• Brooche by Felix Bracquemond

  • Face-à-main by René Lalique

  • Pendant by George Le Turcq

  • A pendant / brooche door Gabriël Falguières

  • Le Japon Artistique

Some exceptional Art Nouveau jewels

Upcoming Japanese influence

The Paris based art dealer and connoisseur Siegfried Bing specialized in Eastern art since 1878 at 19 Rue Chauchat. In this shop Vincent van Gogh bought 600 Japanese drawings for near to nothing at that time. 500 of those drawings are now safely stored in the collection of the van Gogh Museum in Amsterdam. In 1891 Bing founded an influential, internationally distributed magazine devoted to the art of Japan, “Le Japon Artistique”, to spread the knowledge about Japanese art.When the competition for selling Japanese artefacts became too big, Bing looked for other ways. He started to import contemporary art objects with a Japanese influence specially made for the European market. This influence was crucial. Japanese art was inspired by nature with a characteristic asymmetry.  

Felix Bracquemond

Japan opened its doors to foreign trade in 1854. Commodore Perry forced the Japanese Shogun Tokugawa Ieyoshi to sign the Convention of Kanagawa, a US-Japan trade treaty, marking the end of Japan’s 200-year policy of seclusion. Until then only the Dutch were allowed to trade from the small artificial island Dejima. Shortly after Japan opened its doors to foreign trade a shipment of porcelain products arrived from Japan, wrapped in sheets of paper. The story goes that the goods were wrapped in pages of a copy of the Hokusai Manga, a collection of sketches by the Japanese artist Hokusai. The French artist Félix Bracquemond, who discovered the sketches, shared them with his artist friends in Paris. The sketches depicted flora, fauna, landscapes and everyday life.

A catalog of a retrospective exhibition of Bracquemond’s work in 1907 mentions four brooches executed in plique-à-jour enamel. The jewels were commissioned around 1904 by Baron Joseph Vitta, a wealthy banker. Vitta moved in fashionable artistic circles, making the acquaintance of talented artists and acquiring their work. Prominently visible in the translucent design are the monogram B for Bracquemond, AR for Alexandre Riquet the goldsmith, and JV for Joseph Vitta. The honeysuckle signifies among other thing’s happiness, the lily of the valley stands for humility and brings luck in love.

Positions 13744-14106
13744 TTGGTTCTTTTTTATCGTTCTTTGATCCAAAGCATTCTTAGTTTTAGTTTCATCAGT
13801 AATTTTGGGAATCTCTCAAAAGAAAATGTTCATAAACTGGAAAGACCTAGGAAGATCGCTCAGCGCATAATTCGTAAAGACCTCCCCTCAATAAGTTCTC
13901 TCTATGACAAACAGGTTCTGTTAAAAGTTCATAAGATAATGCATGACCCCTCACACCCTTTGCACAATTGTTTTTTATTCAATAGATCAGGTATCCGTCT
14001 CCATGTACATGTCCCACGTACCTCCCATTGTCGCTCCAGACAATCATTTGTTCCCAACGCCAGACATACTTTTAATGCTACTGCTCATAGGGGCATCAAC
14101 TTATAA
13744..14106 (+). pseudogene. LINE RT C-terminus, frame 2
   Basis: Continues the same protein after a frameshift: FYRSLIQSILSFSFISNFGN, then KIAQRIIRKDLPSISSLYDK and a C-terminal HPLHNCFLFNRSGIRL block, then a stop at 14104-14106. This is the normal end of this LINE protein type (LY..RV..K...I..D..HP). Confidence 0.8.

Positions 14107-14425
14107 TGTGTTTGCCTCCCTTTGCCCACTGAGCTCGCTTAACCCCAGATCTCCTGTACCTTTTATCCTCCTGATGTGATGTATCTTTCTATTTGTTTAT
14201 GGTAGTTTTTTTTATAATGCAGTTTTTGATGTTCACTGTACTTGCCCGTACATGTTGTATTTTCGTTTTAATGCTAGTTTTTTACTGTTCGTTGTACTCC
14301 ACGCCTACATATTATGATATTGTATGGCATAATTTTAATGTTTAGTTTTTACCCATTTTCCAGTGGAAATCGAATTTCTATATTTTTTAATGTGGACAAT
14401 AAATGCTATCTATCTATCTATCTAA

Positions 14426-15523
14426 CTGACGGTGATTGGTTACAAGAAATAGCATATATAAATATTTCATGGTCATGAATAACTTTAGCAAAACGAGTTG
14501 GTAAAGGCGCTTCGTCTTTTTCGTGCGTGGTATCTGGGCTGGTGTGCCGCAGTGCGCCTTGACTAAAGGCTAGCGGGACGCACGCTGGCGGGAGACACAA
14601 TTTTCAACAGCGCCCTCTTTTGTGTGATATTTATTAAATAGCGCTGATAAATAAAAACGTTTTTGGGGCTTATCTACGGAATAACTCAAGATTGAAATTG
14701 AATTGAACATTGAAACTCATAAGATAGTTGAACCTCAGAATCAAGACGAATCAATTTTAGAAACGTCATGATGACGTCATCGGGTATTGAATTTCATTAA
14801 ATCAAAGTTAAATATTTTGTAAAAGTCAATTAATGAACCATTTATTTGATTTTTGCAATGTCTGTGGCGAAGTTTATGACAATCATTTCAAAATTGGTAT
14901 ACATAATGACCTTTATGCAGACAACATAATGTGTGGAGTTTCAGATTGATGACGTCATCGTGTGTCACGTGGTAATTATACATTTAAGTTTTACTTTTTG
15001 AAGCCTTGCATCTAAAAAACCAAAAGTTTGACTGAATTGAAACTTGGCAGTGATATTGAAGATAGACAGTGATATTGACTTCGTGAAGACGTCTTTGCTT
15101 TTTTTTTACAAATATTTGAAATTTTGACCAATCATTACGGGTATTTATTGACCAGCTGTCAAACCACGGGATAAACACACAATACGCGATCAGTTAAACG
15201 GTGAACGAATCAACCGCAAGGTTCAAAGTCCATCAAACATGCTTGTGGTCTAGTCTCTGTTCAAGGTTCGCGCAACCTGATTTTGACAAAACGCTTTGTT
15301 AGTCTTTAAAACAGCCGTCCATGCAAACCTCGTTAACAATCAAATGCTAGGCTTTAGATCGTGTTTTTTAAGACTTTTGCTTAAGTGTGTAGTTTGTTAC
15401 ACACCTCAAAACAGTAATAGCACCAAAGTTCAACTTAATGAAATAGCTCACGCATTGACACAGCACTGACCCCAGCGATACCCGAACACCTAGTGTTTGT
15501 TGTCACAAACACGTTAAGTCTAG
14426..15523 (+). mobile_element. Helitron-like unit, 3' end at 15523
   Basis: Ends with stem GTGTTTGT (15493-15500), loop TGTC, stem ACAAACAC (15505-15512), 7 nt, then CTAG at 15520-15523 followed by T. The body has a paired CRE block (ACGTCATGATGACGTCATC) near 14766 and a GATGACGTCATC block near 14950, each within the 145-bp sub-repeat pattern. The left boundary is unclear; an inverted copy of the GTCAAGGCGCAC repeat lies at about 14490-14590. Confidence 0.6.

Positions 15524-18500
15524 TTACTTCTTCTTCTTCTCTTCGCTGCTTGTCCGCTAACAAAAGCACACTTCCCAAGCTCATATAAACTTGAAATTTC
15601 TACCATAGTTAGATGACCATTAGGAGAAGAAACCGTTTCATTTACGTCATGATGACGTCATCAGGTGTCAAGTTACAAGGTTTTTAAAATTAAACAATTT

René Lalique

In December 1895 Samuel Bing opens a new art gallery at 22 rue de Provence, La Maison de l'Art Nouveau. The building was designed by the architect Louis Bonnier. The gallery would give its name to a new art movement emerging across Europe. An artist that exhibited at Bing’s gallery from the start was René Lalique. Lalique’s work was greatly influenced Japanese Art. He used flowers in every stage of life, from a bud to decay and death, as an inspiration for his jewels. The intrinsic value was never the most important; Lalique's jewels are works of art, often with a deep symbolic meaning. Our lorgnette is made of carved horn decorated with purple enamel on 18-carat gold and embellished with two amethysts.

George Le Turcq

In March 1899 George Le Turcq exhibited several jewels in Monte Carlo. Among them was a pendant bearing the inscription “In hoc Felicitas” or “In this happiness”.The goddess Felicitas could encompass both a woman's fertility or, like Fortuna, general good luck or fortune especially in late fall and early winter. From the earliest times mistletoe has been one of the most magical and sacred plants of European folklore. Or, in a more romantic context, at Christmas time a young lady standing under a branch of mistletoe cannot refuse to be kissed. 

Gabriël Falguières

A year later, at the Exposition Universelle,Gabriel Falguieres exhibited the jewel “Fecundite”,a 18kt gold and enamel pendant/brooch. The voluptuous, bare-breasted female personifies fertility. The Paris 1900 Exposition Universelle marked the highpoint of Art Nouveau and consequently its downfall. People wanted cheaply produced products in the Art Nouveau style.Between April and November 1900, it attracted nearly fifty million visitors from around the world. Samuel Bing gallery Maison de l'Art Nouveau, closed its door in March 1905.

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